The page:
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Authors: B. Pattterson et al.

Link to paper:

Journal/ Pre-Print: Research Square

Tags: Immunology/Immunity, Bioinformatics, Drug repurposing, Therapeutics, Clinical/ Diagnostics

Research Highlights 

1. Disrupting the CCL5-CCR5 axis by CCR5 blocking antibody (leronlimab) treatment may reduce serum IL-6, increase the CD8/CD4 ratio and reduce viremia levels in critical COVID-19 patients.

2. Single-cell RNAseq on 2 critically ill patients before and after leronlimab treatment revealed a reduction of IL-6, chemokine and IFN-related gene transcripts in myeloid cells.

3. Compared to healthy controls, COVID-19 patients had higher serum IL-1b, IL-6, IL-8 and CCL5. Moreover, IL-6 and CCL5 levels correlated with severity.


In this pilot study, 10 critically ill COVID-19 patients (6/10 renal transplant recipients) were given compassionate emergency use of Leronlimab, a CCR5-blocking antibody. The authors show a stepwise increase in serum concentrations of CCL5 (RANTES) from healthy controls, mild/moderate and critical patients. A single subcutaneous dose of Leronlimab bound to CCR5 on T cells and monocytes with high efficiency for over 14 days. The patients demonstrated a reduction in their plasma IL-6 level, a higher frequency of circulating CD8+ T cells and lower plasma viremia over 14 days. However, the lack of a control patient population and clinical outcomes prevents conclusions concerning efficacy.

Impact for SARS-CoV2/COVID19 research efforts

Postulates Leronlimab as a potential treatment of COVID-19 patients.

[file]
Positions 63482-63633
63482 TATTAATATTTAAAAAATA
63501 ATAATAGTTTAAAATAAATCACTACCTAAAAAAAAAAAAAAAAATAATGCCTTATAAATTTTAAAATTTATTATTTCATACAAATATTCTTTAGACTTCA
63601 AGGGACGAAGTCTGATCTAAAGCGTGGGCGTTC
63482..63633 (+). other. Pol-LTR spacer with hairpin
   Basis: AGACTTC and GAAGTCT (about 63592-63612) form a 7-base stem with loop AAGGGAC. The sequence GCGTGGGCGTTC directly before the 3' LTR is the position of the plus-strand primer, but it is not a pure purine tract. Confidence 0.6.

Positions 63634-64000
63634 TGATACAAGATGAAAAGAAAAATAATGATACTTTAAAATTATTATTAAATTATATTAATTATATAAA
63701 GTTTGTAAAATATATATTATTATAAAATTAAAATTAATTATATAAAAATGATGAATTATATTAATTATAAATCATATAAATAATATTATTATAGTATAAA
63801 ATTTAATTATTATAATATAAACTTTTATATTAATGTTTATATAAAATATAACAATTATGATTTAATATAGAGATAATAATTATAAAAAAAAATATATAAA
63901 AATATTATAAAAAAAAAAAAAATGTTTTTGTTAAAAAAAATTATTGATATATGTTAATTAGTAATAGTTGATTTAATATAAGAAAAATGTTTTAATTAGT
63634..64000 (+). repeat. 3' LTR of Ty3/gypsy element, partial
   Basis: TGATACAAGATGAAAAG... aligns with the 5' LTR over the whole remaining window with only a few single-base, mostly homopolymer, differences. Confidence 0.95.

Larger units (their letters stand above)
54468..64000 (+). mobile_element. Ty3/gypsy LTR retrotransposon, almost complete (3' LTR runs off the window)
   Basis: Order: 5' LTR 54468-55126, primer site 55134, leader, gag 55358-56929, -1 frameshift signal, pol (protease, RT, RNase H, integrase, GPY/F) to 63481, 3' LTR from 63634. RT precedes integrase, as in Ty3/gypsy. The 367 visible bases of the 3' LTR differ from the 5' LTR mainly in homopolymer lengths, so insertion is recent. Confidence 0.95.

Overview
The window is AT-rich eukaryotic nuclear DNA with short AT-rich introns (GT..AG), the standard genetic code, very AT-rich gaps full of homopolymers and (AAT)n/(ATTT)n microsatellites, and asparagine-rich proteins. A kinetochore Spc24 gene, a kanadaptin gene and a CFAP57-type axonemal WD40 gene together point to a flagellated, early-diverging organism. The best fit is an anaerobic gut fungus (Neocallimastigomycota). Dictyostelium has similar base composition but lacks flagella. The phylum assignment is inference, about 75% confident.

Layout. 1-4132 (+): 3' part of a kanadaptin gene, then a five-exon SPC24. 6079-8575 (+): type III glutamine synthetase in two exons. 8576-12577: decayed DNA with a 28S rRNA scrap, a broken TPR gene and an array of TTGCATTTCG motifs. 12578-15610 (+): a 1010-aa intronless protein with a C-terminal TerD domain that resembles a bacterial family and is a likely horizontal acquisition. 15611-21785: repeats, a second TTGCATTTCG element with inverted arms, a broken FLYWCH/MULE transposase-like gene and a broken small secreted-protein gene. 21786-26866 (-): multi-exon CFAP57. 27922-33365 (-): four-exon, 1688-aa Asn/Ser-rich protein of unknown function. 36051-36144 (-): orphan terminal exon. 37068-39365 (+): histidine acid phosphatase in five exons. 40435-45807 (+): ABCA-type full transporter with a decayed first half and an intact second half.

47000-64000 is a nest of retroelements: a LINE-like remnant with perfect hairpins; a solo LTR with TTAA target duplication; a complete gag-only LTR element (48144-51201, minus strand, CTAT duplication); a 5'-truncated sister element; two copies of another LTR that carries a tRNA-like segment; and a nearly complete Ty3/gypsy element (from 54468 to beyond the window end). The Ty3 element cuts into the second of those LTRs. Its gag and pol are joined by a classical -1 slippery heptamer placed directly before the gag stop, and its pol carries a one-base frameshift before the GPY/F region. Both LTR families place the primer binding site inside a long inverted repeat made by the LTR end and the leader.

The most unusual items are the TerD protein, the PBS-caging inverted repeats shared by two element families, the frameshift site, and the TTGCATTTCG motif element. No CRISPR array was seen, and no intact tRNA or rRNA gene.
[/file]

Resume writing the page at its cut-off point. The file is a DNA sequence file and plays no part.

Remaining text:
Study Type

· In silico study / bioinformatics study

· Clinical Cohort study (e.g. drug trials) – Pilot study

Strengths and limitations of the paper

Novelty: Introduction of Leronlimab as COVID-19 treatment. Controlled clinical trials necessary and ongoing.

Standing in the field: [How does this study compare to existing knowledge]

Appropriate statistics: No control or alternative treatments used in this study therefore it is not clear if there is any efficacy. Too small number of patients included in the study. Non-parametric statistical tests used.

Viral model used: SARS-CoV-2 infected patients (New York City, USA) in critical care.

Translatability: Yes. Randomised, double blind, controlled trials have been registered to test Leronlimab in mild, moderate, severe and critical patients to test the efficacy.

Main limitations:

- Limited number of patients and no control patient population included; therefore drug efficacy cannot be assessed.

- Needs inclusion of patient clinical outcomes.

- No information on the protein expression/functional status of CD8+ T cells/myeloid cells, or the therapeutic impact on humoral immunity.

- Would benefit from more information about patient recruitment (time from onset, time spent in ICU before recruitment, dates of recruitment).

- Needs inclusion of the criteria classifying mild, moderate and severe cases. Inclusion of information about mild/moderate patients (e.g. time from onset). Also needs a comment on the collection and virus status of the healthy control blood.